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Eshleman, J. Lester (1921-2009)
Mennonite Weekly Review obituary: 2009 Mar 9 p. 7
Birth date: 1921
text of obituary:
Eshleman helped lay foundation of Tanzanian church
By Jewel Showalter
Eastern Mennonite Missions
LITITZ, Pa. — Friends and family gathered Feb. 14 at Landis Homes' West Bethany Chapel to celebrate the life of J. Lester Eshleman, a missionary, pastor and surgeon.
Eshleman, who served over a span of nearly 50 years in Africa alongside his wife, Lois, died Jan. 18 at age 88.
"We were constantly impressed by his capacity to love, and by his kindness," said Don Jacobs, a fellow missionary with Eastern Mennonite Missions in Tanzania.
Jacobs spoke from Titus 3:4-7, a text Eshleman selected before his death. Eshleman was, as his daughter Charlotte noted at the memorial service, someone who always planned ahead and was an inveterate list maker.
Jacobs said that although Eshleman was known for his training or urologic surgeons in seven African countries and "did more good deeds in a day than the rest of us do in a month," Eshleman knew he was saved not by his good works but by the work that Jesus did on the cross.
"He became a happy servant of the Love that appeared to him," Jacobs said. "He had binocular vision. With one eye he probed the body, with the other, the soul."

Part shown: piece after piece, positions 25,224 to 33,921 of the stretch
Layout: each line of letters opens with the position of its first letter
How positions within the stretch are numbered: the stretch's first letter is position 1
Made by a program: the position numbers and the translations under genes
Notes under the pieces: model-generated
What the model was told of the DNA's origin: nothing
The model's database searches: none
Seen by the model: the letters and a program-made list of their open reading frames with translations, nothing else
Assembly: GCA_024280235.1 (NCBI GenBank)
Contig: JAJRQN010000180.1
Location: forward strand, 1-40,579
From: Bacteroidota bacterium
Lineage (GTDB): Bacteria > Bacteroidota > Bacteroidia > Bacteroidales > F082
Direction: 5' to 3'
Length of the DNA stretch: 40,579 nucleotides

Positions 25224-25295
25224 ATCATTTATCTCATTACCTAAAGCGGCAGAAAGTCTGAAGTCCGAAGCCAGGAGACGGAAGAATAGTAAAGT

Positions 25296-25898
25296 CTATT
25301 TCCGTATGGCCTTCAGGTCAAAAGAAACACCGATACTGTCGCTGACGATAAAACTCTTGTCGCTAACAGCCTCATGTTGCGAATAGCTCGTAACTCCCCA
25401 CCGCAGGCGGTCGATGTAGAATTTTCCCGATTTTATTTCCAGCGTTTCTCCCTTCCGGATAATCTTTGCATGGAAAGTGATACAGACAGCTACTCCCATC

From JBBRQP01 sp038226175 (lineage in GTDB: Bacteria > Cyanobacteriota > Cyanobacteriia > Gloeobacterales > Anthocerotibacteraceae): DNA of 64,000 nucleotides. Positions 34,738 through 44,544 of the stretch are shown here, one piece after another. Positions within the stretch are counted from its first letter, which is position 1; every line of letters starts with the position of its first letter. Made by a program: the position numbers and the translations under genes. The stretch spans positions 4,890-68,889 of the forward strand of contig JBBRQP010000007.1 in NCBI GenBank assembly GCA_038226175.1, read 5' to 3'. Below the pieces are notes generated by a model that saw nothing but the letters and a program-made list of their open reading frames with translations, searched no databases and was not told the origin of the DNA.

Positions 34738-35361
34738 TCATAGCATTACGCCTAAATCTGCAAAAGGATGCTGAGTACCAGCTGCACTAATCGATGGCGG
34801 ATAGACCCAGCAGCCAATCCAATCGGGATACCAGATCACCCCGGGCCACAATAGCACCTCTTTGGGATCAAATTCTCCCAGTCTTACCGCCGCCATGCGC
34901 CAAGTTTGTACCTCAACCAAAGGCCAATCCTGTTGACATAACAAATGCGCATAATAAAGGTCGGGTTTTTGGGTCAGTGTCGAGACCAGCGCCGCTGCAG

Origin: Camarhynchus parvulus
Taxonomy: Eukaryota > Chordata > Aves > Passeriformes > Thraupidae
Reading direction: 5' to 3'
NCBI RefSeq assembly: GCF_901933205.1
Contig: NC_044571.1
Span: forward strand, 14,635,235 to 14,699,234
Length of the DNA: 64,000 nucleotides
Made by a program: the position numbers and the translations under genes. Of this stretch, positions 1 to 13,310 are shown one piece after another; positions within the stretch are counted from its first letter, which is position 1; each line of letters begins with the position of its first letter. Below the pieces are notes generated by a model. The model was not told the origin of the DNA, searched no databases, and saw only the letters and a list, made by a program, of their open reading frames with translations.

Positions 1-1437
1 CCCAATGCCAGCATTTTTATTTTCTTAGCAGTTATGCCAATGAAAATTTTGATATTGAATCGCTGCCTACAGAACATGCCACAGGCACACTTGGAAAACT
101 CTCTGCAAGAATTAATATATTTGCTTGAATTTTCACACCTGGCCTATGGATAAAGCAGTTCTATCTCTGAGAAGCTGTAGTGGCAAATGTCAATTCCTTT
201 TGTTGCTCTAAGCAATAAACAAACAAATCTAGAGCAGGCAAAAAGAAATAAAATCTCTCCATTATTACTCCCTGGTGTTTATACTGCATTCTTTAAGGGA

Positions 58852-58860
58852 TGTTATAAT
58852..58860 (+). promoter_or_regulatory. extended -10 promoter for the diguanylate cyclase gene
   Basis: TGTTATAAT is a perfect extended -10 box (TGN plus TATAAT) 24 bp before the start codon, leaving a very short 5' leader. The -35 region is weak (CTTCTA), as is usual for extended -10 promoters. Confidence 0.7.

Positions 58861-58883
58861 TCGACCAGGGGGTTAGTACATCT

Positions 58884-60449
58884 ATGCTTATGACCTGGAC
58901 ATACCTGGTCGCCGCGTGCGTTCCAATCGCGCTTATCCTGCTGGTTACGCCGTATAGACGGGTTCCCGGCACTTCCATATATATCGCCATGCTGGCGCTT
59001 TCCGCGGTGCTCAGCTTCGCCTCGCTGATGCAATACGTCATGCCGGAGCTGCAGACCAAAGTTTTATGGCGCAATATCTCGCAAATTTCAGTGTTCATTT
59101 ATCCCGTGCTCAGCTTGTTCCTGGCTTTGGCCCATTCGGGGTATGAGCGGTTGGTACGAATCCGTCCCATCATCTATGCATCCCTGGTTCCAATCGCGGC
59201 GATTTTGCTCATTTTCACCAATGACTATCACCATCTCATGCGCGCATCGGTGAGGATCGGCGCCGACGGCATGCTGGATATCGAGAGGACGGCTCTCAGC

Jacobs still remembers the encouragement of Eshleman's prayers for him in 1944 when he was a struggling senior at Eastern Mennonite High School.
"I was warmed by this man's love as the Spirit of God invaded my life," he said.
Lester and Lois Eshleman first went to Tanzania in 1951, serving as a doctor and nurse anesthetist, respectively, at Shirati hospital until 1966. When they returned to Pennsylvania, Lester completed a residency in urology at the University of Pennsylvania. During this time he also co-pastored at Parkesburg Mennonite Church and preached in numerous Mennonite churches.
Kien Alfred Mteta, head of urology at Kilimanjaro Christian Medical Center in Moshi, Tanzania, traveled to the memorial service, representing the dozens of surgeons Eshleman helped to train during his 20 years at KCMC.
"He served the sick and underprivileged and is highly respected all over East Africa." Mteta said.
In 1998 Eshleman received the St. Paul Medal from the British Association of Urologic Surgeons — awarded to surgeons for outstanding contributions in developing countries.
While in Moshi, Lester and Lois Eshleman helped start Newlands Mennonite Church and Primary School for more than 200 children of all faith backgrounds.
For the last 12 years at Landis Homes, Eshleman served as a part-time pastor and board member. The Eshlemans made weekly rounds among the sick and shut-in.
Richard Showalter, president of EMM, honored Eshleman as one of the early mission pioneers who established the church where it had not existed before. Today the 70,000-member Tanzania Mennonite Church, as well as the current EMM team, stands on foundations laid by Eshleman and others with him.